Threshold Setting and Tuning

In this step, advanced statistical analyses are used to determine effective threshold values to be applied for each of the identified matching rules for successful execution. Prior to going live with the chosen thresholds from the threshold-setting exercise, a dry run of the matches-generation cycle should be performed to produce matches that can be investigated in the test environment. A successful investigation of these matches can provide insight into the match quality that can be expected in the production environment. This step is important as it provides an opportunity to perform further threshold tuning before deploying the selected thresholds in production.

Screening System Validation

Though this step is not part of the initial implementation phase, institutions, specifically banking organizations, are required to perform an independent validation of the screening system that is currently in production. Below are some tests to consider when performing a validation of the sanctions screening system:

  • Extract a statistically valid sample of names from watch lists (Sample 1).
  • Extract a sample of names from the institution’s customer base (Sample 2).
  • Create variations of sampled names by employing various algorithms like SoundEx, simple permutations, containment, etc.
  • Test the system by utilizing a combination of Sample 1 and Sample 2 and their variants.
  • Test the system by raising/lowering the matching score threshold values and collect hit statistics.
  • Analyze the resulting hits to determine false positive and false negative rates.

The following graphic depicts the phases that constitute the lifecycle of a sanctions screening system:

How We Help Companies Succeed

Our AML professionals and our team of modeling experts, including Ph.D.-level professionals with deep quantitative skills, help institutions implement and maintain sound and robust sanctions screening systems. Collectively, we help financial institutions ensure that the configuration of their sanctions screening systems is based on the institution’s specific sanctions screening strategy and is in line with the institution’s risk profile. We have experience with a number of sanctions screening systems on various platforms including but not limited to Bridger Insight XG, FircoSoft and Fiserv, as well as with various home-grown systems. Our Sanctions Screening System services include the following:

  • Assisting with sanctions screening system selection
  • Development and execution of an effective, ongoing risk-based threshold setting (fuzzy logic) and tuning methodology
  • Assessing the accuracy, completeness and effectiveness of the sanctions screening system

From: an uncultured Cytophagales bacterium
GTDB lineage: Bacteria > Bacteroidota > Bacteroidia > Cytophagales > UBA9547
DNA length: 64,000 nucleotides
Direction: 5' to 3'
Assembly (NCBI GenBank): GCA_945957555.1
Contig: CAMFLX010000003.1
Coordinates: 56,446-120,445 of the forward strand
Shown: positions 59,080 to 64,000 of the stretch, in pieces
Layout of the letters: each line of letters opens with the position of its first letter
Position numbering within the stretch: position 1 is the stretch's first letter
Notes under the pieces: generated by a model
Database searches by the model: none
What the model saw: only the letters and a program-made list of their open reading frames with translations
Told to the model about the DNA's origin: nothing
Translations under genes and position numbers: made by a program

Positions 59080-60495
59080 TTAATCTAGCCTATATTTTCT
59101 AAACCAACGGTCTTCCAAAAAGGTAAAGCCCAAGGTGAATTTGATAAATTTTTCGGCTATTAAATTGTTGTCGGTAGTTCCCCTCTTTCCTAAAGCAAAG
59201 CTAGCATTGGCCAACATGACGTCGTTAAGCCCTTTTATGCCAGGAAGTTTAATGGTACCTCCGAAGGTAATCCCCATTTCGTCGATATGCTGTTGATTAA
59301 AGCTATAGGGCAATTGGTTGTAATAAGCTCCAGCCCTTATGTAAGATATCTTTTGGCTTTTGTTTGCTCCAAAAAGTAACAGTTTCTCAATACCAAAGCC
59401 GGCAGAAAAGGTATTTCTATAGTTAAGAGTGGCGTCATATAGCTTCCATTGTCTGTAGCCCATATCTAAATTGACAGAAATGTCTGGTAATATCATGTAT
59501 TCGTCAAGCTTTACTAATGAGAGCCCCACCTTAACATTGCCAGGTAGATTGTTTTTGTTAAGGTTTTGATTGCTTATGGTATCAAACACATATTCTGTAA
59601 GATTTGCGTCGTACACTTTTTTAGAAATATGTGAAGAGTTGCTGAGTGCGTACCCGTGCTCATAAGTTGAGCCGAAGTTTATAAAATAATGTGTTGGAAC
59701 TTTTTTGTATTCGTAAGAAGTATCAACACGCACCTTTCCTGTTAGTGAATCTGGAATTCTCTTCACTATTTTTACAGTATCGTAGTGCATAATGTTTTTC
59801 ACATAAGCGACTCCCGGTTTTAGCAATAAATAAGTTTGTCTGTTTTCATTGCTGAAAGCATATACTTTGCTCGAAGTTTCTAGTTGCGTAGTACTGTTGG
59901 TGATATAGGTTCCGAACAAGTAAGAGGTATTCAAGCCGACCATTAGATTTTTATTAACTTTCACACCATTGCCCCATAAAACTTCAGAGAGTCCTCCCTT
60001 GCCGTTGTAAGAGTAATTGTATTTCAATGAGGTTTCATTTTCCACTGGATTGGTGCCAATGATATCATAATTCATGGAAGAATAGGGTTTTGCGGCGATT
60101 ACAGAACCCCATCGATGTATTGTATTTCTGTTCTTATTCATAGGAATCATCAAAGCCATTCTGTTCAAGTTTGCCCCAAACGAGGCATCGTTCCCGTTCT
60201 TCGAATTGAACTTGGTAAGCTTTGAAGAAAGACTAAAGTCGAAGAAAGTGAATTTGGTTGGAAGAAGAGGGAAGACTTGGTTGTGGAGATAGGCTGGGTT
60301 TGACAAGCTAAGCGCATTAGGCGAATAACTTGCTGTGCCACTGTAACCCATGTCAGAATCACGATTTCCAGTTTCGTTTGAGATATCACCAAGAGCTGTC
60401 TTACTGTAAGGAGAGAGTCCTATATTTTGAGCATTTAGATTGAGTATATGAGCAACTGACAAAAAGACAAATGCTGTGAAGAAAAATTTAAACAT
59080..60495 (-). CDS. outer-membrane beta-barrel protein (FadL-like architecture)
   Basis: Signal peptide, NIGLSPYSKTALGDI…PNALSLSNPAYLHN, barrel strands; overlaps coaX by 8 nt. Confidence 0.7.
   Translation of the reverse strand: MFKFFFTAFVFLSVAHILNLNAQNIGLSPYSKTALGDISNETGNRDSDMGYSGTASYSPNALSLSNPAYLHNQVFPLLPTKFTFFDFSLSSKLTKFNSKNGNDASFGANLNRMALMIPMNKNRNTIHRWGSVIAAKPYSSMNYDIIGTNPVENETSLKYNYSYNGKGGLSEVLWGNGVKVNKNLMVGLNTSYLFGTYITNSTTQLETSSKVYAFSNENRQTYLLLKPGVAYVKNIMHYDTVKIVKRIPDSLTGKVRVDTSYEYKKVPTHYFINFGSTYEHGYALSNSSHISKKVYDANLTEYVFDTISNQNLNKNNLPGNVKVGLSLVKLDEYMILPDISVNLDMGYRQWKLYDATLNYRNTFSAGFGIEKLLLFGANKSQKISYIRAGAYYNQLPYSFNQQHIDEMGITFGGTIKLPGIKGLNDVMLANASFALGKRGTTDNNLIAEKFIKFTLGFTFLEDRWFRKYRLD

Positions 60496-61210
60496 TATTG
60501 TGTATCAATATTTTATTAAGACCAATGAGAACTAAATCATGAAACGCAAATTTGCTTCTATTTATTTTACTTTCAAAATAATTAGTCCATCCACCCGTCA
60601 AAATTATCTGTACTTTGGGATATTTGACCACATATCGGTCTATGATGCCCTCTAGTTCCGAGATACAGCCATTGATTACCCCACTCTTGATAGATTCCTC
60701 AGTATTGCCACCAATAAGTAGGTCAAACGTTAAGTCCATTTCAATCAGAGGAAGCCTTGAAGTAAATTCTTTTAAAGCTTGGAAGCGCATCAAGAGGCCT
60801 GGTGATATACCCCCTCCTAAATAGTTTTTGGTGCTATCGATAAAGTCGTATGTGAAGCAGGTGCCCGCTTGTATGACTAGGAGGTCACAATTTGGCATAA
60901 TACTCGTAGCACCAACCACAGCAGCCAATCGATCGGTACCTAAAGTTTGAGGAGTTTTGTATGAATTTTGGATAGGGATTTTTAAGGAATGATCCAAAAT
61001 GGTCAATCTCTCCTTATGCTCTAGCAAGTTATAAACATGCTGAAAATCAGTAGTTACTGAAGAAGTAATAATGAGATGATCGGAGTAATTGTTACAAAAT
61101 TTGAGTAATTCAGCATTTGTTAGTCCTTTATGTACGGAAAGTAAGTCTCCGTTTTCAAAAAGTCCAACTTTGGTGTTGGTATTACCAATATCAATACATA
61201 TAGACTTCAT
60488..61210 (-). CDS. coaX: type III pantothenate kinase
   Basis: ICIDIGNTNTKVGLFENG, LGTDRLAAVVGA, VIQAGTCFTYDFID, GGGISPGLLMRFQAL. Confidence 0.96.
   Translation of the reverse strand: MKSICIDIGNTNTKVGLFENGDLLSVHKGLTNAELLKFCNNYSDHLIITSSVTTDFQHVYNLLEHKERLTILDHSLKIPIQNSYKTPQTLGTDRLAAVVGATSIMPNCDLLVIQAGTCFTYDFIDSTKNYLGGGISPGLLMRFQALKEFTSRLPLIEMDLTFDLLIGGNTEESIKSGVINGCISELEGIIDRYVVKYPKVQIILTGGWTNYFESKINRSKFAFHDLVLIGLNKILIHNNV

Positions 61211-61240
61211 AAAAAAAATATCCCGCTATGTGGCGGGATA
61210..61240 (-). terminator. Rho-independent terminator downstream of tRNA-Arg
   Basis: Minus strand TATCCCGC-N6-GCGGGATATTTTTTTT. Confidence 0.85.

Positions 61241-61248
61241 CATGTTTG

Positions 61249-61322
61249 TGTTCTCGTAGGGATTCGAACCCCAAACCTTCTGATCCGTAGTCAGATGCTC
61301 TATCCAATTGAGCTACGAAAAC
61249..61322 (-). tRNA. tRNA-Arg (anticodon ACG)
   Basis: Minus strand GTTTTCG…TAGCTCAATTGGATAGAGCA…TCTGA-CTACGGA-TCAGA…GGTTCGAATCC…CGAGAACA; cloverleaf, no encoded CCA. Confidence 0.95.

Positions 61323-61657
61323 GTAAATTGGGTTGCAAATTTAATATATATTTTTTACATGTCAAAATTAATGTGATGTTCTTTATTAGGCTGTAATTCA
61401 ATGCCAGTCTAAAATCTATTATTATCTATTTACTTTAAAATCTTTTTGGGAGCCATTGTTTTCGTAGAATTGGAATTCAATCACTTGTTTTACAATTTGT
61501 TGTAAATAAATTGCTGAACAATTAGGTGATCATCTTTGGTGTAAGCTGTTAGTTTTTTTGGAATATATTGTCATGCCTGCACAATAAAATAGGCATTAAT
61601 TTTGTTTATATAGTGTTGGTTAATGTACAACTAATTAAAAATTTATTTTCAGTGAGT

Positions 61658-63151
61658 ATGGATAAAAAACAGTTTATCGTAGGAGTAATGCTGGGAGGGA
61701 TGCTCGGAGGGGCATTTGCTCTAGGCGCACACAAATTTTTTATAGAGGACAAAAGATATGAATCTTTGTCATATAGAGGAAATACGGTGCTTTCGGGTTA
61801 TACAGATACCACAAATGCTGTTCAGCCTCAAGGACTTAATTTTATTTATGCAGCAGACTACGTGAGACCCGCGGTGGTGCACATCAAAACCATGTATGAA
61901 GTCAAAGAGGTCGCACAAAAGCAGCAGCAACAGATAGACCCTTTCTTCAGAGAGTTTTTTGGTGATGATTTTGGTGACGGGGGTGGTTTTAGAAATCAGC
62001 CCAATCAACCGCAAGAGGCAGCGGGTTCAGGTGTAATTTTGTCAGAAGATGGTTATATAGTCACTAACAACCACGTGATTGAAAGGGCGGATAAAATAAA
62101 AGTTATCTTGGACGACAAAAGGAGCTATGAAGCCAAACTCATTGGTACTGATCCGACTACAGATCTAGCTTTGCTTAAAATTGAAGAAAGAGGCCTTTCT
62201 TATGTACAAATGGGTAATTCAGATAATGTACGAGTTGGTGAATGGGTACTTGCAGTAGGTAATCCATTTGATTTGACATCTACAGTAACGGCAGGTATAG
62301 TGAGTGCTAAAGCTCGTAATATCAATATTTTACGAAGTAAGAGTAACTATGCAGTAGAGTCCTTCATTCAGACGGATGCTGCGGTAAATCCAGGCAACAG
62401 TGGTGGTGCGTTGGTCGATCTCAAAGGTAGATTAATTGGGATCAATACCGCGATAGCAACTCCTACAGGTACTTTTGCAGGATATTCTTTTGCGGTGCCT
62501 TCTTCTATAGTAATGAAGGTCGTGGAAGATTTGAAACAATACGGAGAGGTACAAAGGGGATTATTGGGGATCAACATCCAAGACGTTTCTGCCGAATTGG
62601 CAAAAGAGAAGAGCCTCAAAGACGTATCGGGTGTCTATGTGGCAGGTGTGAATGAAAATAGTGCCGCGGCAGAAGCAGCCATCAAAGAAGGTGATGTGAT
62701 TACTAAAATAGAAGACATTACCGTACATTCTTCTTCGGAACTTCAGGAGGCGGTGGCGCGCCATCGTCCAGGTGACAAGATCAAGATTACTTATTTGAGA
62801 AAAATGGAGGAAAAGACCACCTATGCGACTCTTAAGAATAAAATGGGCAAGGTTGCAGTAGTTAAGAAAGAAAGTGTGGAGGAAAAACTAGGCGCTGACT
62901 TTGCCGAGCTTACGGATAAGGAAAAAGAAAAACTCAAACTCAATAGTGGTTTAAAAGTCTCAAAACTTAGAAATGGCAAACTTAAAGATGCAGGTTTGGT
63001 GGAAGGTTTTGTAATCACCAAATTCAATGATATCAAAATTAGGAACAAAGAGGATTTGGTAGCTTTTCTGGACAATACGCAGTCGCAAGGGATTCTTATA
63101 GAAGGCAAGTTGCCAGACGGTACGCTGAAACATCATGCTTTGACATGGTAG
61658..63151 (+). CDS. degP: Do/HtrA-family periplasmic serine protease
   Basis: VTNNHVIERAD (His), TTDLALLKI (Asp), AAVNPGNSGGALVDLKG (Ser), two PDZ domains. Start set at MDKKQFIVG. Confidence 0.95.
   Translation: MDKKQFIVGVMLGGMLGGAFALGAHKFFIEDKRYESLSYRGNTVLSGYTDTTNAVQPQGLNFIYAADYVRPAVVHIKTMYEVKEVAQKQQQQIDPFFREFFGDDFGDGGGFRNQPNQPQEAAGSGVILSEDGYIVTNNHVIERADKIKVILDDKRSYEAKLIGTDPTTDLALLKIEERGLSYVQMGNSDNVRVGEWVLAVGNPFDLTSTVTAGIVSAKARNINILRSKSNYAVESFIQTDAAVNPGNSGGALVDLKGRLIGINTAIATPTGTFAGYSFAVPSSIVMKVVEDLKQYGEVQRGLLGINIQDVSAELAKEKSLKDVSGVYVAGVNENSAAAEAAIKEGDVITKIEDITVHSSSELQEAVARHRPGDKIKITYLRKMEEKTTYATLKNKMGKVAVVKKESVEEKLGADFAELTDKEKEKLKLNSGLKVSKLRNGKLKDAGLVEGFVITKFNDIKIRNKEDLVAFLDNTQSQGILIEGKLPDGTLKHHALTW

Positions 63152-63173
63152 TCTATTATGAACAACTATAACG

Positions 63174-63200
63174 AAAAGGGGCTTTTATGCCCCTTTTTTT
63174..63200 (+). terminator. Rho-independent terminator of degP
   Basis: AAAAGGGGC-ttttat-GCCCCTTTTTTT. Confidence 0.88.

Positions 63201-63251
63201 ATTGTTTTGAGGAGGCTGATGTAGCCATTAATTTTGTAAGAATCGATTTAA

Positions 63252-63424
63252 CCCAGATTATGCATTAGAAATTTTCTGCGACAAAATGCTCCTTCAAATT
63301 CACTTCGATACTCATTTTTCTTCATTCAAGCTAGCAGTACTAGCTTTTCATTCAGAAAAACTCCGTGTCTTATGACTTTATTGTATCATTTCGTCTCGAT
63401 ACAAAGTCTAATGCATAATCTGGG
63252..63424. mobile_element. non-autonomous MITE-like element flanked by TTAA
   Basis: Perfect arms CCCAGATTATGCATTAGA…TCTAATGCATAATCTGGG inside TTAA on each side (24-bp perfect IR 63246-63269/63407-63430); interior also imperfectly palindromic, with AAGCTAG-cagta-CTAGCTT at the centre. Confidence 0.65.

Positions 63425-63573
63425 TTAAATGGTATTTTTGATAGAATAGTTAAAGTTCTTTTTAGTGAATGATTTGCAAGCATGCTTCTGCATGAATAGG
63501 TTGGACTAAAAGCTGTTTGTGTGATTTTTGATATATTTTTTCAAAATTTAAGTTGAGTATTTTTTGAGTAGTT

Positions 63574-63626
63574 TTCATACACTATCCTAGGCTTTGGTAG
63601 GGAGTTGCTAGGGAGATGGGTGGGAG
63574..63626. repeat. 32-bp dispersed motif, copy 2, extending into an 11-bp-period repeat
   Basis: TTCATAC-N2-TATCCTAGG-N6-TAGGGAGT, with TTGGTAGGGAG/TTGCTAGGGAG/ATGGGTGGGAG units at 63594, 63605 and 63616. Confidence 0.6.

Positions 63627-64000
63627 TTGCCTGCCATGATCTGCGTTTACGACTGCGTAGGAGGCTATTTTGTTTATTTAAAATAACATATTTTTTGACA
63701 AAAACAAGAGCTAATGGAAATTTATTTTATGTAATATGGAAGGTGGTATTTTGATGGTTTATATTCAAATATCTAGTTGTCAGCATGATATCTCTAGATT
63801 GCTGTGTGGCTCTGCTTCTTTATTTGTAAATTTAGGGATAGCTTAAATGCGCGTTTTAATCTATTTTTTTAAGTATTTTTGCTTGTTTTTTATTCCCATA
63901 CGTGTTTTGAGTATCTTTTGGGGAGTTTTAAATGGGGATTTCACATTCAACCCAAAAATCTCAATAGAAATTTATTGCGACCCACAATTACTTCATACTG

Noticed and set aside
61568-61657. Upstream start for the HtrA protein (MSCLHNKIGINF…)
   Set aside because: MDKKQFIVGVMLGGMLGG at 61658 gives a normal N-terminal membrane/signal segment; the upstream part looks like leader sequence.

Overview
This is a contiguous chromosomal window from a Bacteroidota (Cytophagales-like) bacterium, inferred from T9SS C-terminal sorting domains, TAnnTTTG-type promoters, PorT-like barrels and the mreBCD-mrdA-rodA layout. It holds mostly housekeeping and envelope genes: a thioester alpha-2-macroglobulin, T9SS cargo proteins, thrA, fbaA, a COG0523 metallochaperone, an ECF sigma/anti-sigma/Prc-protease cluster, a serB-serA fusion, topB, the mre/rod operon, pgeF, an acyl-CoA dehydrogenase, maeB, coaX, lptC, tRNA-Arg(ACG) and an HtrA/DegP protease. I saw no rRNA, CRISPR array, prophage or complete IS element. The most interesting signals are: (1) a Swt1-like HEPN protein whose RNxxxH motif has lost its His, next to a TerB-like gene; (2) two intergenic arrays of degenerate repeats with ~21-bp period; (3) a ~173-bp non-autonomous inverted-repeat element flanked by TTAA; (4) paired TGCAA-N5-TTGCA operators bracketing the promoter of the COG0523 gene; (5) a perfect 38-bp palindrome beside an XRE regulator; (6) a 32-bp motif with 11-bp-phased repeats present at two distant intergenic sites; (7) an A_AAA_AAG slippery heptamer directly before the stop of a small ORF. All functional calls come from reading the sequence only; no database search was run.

• Development and execution of an effective and efficient model validation methodology to independently audit/validate the technology in line with interagency guidance
  • Enhancing the end-to-end process for reviewing and clearing potential matches and documenting results

Examples

System Validation

A large bank engaged Protiviti to assist with validation of its multiple sanctions screening systems. Our AML and technology experts worked with the representatives from the bank’s business and IT departments to obtain all pertinent information on the systems’ configuration (e.g., matching rules, score values) and source feeds (e.g., customers, transactions) to understand the configuration of the deployed sanctions screening systems. We used our proven validation and threshold setting methodology and customized it to address the bank’s needs. Upon conclusion of our validation efforts, we provided valuable recommendations on improving matching rules and the threshold values.

System Selection

A multi-bank holding company requested our assistance with assessing multiple systems to identify the optimal sanctions screening software to support its AML and OFAC program. Protiviti developed matrices with weighted vendor, performance, functional and technical criteria to facilitate the comparative analysis of each type of software. The evaluation criteria were based on previous experience with various types of systems, user and system manuals, research, and discussions with the bank’s power users and management. At the end of the engagement, we provided analysis ratings of the different software solutions based on the identified functional and technical criteria to summarize the key strengths and weaknesses of each system.

Contacts

Carol Beaumier
+1.212.603.8337
[email protected]
Shaheen Dil
+1.212.603.8378
[email protected]
Bernadine Reese
+44.20.7024.7589
[email protected]
Luis Canelon
+44.20.7024.7509
[email protected]

Ready to work with us?